So my sense is, if we're going to have a conflict, a violent conflict, it's going to be in the outer perimeter between probably the DC police, maybe the Capitol Police, maybe the Park Police, depending on where it is. But it's not going to be the day, if you're a protestor, to try to do anything significant- nothing close, obviously, to last Wednesday.

It will be either nothing close to last Wednesday- or nothing at all.  And that is why this guy is right:

We have been boldly told for over a week now that the January 6 insurrectionists are "domestic terrorists" or more boldly told "terrorists." But if the threat posed by violent extremists is of a terrorist nature, the insurrectionists are far more likely to attack state capitols (or less likely, elsewhere) than the US Capitol.

That's the way it is with terrorists because they are intent on spreading fear, or terror. It's most effectively accomplished not by attacking lawmakers, believed to be malevolent, who are on the verge of certifying an election the perpetrators evidently believe was fraudulent.  They do so by attacking innocents, individuals or groups unrelated to the evil the terrorists perceive. And the attacks usually come where least expected.

Nevertheless, despite intelligence indicating that the capitals of all 50 states are vulnerable to attack on January 20, the federal government is pouring money into protecting the buildings and institutions in the capital city of Washington. Meanwhile, states have limited manpower and, even if they are not besieged and attacked, will be spending their limited revenues to protect their own buildings and citizens.

This is foolish if preventing terrorist attacks is the highest priority but an effective approach if perception is the highest priority. It's an effort to convince the world that we are, and remain, exceptional, whatever evidence of the past four years (and especially of the past year) indicates.

Thursday, January 14, 2021

Little New Under The Sun

With House Republicans on Tuesday making sounds that they were sufficiently displeased by Donald Trump that they would consider impeachment, Chris Cuomo (video below) stated

Tonight, there is reason for hope. Things are very much in flux. But we have never heard what we have tonight. Republicans may want their party back from Trump... Turns out now even die-hard Trumplicans are doubting their dedication.

Things do remain in flux. However, GOP members of Congress do not need to get their party back. It never went anywhere. Now in exaggerated form, it is close to what it has been for decades.  The day before the comment by the somewhat sanguine CNN host, Paul Krugman wrote that since "The Paranoid Style in American Politics" in 1964, "the big thing that has changed since (Richard) Hofstadter wrote is that"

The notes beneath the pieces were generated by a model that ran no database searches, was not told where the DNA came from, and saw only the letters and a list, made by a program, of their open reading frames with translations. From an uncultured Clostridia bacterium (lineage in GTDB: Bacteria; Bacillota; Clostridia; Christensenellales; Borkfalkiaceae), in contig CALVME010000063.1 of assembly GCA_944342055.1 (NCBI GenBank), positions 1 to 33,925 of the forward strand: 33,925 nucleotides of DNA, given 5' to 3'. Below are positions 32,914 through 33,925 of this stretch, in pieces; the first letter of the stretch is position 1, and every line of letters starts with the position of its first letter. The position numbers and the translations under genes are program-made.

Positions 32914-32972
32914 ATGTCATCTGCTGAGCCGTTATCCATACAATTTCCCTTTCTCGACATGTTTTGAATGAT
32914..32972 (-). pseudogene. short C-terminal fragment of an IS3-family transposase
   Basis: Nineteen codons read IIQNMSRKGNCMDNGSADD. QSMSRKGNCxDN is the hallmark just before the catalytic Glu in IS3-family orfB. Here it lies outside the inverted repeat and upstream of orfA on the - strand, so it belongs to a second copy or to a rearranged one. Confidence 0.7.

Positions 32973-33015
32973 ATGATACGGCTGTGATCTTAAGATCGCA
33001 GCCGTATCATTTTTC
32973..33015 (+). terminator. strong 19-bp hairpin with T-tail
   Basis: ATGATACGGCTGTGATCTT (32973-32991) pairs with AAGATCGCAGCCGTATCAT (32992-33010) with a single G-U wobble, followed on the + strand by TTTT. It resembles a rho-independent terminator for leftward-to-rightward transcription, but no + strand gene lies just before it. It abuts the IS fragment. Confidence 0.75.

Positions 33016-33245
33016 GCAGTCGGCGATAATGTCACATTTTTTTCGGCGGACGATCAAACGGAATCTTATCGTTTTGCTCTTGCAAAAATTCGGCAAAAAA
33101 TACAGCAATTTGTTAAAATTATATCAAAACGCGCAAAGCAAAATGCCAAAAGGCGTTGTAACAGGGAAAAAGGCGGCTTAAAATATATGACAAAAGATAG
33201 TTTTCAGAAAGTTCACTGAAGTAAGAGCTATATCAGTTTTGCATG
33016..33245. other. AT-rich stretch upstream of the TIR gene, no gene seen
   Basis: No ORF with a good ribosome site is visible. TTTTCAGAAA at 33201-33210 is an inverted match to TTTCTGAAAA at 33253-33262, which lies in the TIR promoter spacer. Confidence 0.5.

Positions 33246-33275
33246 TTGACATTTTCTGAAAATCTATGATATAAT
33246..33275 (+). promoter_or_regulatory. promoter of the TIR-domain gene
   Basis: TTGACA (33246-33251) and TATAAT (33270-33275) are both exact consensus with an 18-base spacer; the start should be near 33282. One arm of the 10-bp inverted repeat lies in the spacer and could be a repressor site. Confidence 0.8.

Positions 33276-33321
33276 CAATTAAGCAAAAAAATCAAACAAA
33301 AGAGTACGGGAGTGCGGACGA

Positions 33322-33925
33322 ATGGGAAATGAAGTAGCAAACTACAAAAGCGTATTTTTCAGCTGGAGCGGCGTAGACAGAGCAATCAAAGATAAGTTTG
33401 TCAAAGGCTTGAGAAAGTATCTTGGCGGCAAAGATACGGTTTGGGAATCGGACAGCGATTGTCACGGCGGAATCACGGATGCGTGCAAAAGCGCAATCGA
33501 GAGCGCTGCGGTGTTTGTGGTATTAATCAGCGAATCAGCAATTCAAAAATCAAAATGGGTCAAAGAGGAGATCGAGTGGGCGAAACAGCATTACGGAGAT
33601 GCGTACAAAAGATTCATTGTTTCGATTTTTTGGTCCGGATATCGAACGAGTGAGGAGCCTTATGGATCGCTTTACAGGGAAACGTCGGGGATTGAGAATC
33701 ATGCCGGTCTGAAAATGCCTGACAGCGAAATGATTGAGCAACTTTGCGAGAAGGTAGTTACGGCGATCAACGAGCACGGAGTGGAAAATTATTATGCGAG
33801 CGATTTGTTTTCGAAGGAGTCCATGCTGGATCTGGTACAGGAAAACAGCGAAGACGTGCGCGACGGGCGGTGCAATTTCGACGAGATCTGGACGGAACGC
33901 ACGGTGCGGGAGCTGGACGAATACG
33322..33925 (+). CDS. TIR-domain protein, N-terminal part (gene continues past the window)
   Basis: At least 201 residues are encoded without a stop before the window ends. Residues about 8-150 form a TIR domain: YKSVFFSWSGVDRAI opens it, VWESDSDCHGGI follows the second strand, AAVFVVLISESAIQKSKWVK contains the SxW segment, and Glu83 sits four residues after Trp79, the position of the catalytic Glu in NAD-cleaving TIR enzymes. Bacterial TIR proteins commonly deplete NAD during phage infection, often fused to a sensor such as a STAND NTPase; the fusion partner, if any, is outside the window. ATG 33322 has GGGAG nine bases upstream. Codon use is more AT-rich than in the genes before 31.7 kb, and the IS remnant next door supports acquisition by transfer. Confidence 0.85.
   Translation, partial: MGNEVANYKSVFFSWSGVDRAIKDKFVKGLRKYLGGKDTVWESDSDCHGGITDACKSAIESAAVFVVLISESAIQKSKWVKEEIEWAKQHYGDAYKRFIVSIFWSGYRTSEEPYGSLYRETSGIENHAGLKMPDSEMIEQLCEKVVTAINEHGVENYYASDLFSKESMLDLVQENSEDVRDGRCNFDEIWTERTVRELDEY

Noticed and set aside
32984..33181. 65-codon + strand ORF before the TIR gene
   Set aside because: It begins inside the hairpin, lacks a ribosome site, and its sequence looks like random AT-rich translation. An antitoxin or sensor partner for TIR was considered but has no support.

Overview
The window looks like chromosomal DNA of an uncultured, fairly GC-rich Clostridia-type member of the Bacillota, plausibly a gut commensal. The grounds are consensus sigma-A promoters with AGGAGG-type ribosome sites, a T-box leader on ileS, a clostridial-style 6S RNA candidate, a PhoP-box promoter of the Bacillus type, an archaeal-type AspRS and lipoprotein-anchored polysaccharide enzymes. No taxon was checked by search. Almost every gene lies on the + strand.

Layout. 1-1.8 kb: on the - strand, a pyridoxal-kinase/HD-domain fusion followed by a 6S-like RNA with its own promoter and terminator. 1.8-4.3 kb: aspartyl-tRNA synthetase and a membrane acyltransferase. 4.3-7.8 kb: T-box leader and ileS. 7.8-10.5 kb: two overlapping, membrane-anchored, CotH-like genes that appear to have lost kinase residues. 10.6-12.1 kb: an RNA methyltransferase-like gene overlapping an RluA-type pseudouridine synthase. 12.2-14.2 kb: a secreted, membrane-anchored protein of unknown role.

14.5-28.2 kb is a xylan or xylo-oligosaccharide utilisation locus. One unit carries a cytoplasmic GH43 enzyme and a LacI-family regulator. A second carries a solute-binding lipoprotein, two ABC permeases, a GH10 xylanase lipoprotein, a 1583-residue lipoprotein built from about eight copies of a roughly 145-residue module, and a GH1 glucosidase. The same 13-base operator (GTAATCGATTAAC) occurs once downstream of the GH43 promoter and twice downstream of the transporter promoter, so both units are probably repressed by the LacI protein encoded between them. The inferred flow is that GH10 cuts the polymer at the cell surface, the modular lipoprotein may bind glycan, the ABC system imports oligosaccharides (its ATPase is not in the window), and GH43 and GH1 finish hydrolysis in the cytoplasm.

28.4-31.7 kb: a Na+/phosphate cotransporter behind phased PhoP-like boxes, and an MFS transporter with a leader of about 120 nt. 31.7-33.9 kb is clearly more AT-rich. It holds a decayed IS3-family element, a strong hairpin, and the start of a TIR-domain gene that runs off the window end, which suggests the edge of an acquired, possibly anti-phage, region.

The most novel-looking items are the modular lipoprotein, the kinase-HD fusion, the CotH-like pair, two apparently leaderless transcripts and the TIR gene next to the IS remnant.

one of our major political parties has become willing to tolerate and, indeed, feed right-wing political paranoia.

This coddling of the crazies was, at first, almost entirely cynical. When the G.O.P. began moving right in the 1970s its true agenda was mainly economic — what its leaders wanted, above all, were business deregulation and tax cuts for the rich. But the party needed more than plutocracy to win elections, so it began courting working-class whites with what amounted to thinly disguised racist appeals.

Not incidentally, white supremacy has always been sustained in large part through voter suppression. So it shouldn’t be surprising to see right-wingers howling about a rigged election — after all, rigging elections is what their side is accustomed to doing. And it’s not clear to what extent they actually believe that this election was rigged, as opposed to being enraged that this time the usual vote-rigging didn’t work.

But it’s not just about race. Since Ronald Reagan, the G.O.P. has been closely tied to the hard-line Christian right. Anyone shocked by the prevalence of insane conspiracy theories in 2020 should look back to “The New World Order,” published by Reagan ally Pat Robertson in 1991, which saw America menaced by an international cabal of Jewish bankers, Freemasons and occultists. Or they should check out a 1994 video promoted by Jerry Falwell Sr. called “The Clinton Chronicles,” which portrayed Bill Clinton as a drug smuggler and serial killer.

So what has changed since then? For a long time Republican elites imagined that they could exploit racism and conspiracy theorizing while remaining focused on a plutocratic agenda. But with the rise first of the Tea Party, then of Donald Trump, the cynics found that the crazies were actually in control, and that they wanted to destroy democracy, not cut tax rates on capital gains.

And Republican elites have, with few exceptions, accepted their new subservient status.

You might have hoped that a significant number of sane Republican politicians would finally say that enough is enough, and break with their extremist allies. But Trump’s party didn’t balk at his corruption and abuse of power; it stood by him when he refused to accept electoral defeat; and some of its members are responding to a violent attack on Congress by complaining about their loss of Twitter followers.

Yet, Cuomo remarked (at 4:23 of the video) "members of the GOP considering whether to finally amputate Trump is meaningful."